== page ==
HTB Traverxec Writeup

Enumeration

ports=$(nmap -p- --min-rate=1000 -T4 10.10.10.165 | grep ^[0-9] | cut -d '/' -f 1 | tr '\n' ',' | sed s/,$//)
nmap -sC -sV -p$ports 10.10.10.165 | tee nmap.txt

Ports 22 and 80 are open, which are associated with SSH and HTTP Server. We can see Nostromo HTTP Server being used.

There is nothing of interest on the website. Look up an exploit for nostromo 1.9.6 to find a python exploit for RCE.

Foothold

Run the exploit to check if it works.

We setup a netcat listener and use the exploit get a reverse shell.

Lateral Movement

Look at /etc/passwd file to discover the user david. Upon further enumeration, we find the nostromo web root to be /var/nostromo/ .

Enumerate /var/nostromo/ for interesting files. The folder /var/nostromo/conf contains the configuration file for web servers. A password hash is discovered in .htpasswd file.

This hash is crackable but it turns out to be a rabbit hole. The nhttpd.conf file contains the following configuration.

This tells us that there might be a public_www directory in home directory of users. We don’t have read permissions on david‘s home directory but we can access the public_www directory present at /home/david/public_www.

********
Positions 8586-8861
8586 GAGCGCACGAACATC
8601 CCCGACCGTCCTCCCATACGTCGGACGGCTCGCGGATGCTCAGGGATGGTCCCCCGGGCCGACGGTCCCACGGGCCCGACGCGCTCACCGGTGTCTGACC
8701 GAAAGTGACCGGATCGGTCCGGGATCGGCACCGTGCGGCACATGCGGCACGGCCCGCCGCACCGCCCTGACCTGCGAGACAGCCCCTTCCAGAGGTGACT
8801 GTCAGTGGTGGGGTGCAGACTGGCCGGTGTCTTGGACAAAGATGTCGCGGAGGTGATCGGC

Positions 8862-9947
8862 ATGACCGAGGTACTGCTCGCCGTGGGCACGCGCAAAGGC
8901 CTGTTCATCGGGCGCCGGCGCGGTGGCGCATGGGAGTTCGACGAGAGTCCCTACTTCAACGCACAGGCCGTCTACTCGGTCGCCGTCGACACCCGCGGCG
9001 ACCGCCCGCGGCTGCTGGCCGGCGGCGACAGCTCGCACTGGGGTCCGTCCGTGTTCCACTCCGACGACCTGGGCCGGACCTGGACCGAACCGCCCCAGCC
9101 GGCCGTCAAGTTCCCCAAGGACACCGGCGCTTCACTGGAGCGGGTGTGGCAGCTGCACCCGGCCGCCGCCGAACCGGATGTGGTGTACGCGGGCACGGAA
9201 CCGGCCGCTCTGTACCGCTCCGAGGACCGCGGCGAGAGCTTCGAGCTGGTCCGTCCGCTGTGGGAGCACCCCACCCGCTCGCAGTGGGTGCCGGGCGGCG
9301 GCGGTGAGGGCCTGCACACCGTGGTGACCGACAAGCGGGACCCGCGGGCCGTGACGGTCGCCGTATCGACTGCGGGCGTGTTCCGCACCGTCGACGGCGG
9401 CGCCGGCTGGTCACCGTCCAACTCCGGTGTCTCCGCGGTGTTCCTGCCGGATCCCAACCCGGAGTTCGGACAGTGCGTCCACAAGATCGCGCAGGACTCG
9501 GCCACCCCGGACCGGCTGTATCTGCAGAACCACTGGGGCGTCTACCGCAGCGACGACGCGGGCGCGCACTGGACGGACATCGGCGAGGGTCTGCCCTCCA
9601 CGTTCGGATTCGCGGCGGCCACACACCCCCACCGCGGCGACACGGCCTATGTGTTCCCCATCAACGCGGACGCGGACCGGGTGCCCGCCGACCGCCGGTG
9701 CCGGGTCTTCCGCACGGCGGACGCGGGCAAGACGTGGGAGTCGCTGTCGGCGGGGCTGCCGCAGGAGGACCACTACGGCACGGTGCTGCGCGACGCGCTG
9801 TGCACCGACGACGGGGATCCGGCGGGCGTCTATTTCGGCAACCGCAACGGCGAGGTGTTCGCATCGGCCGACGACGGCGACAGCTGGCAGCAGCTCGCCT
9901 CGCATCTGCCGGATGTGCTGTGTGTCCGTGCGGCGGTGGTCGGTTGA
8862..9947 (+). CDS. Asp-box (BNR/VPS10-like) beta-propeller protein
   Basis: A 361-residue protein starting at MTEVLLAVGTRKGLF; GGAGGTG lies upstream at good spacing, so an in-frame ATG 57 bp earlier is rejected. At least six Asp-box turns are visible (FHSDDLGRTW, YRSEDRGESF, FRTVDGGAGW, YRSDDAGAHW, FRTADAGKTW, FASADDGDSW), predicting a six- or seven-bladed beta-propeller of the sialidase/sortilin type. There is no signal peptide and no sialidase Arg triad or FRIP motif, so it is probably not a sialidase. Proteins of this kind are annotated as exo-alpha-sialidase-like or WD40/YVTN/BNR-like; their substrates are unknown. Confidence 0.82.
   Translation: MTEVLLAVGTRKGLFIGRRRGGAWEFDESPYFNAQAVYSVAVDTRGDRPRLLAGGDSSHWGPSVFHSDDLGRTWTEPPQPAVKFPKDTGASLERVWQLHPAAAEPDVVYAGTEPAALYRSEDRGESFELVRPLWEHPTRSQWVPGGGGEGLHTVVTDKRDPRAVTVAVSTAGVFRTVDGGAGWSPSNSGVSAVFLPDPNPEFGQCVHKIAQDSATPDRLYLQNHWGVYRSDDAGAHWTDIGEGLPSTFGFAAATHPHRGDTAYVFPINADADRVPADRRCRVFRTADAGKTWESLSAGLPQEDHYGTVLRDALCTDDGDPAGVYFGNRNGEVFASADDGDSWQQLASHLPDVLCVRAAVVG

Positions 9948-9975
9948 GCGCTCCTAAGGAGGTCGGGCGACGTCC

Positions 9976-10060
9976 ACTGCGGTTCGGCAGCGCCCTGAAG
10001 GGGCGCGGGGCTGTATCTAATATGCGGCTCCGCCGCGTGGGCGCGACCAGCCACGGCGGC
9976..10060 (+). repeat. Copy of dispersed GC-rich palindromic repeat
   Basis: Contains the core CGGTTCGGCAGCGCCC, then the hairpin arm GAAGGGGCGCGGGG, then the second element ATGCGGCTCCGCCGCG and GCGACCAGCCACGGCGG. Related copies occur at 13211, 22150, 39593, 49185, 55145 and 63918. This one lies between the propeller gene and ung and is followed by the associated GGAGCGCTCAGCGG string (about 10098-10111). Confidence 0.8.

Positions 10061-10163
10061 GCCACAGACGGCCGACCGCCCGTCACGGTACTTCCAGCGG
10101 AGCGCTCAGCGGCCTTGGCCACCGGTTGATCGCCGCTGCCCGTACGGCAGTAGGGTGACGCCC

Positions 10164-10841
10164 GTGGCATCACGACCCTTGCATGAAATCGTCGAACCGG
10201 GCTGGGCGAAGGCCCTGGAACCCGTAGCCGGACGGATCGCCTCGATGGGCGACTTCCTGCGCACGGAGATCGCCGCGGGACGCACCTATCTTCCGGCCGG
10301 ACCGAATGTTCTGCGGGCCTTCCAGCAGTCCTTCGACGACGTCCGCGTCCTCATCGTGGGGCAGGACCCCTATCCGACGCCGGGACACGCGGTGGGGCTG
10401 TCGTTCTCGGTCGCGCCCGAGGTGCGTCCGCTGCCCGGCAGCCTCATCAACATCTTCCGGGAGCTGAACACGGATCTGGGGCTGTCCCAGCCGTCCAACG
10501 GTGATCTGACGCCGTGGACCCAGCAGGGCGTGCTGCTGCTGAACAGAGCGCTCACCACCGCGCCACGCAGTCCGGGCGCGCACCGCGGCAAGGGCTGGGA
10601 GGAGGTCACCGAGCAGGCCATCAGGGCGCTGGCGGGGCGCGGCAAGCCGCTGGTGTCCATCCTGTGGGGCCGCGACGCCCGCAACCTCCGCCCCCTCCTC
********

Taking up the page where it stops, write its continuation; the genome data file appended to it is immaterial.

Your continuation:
Enumeration leads to finding a backup file in protected-file-area directory.

Copy the file backup-ssh-identity-files.tgz using netcat. For help refer to this.
After extraction, we discover that it’s a backup of /home directory.
david‘s directory contains .ssh files. We can use the id_rsa found in home/david/.ssh/ directory and login as david.
Change the permissions of the file chmod 400 id_rsa and try to use it for login.

It requires a passphrase. We can try to decrypt it using john.
Convert the id_rsa into crackable hash using ssh2john.py python3 /usr/share/john/ssh2john.py id_rsa > hash.txt.
Now crack it using john and rockyou.txt.

This reveals the passphrase to be hunter, which we can use to login as david by SSH.

We can now access the user.txt located in /home/david directory.

Privilege Escalation

Enumerate david’s home directory to discover server_stats.sh script.

We can see that the script is owned and created by david. At the end of the script, we can see that journalctl is run as root. Looking at GTFObins, we discover the following:

Using this knowledge, we run !/bin/sh to get the root shell and read /root/root.txt.

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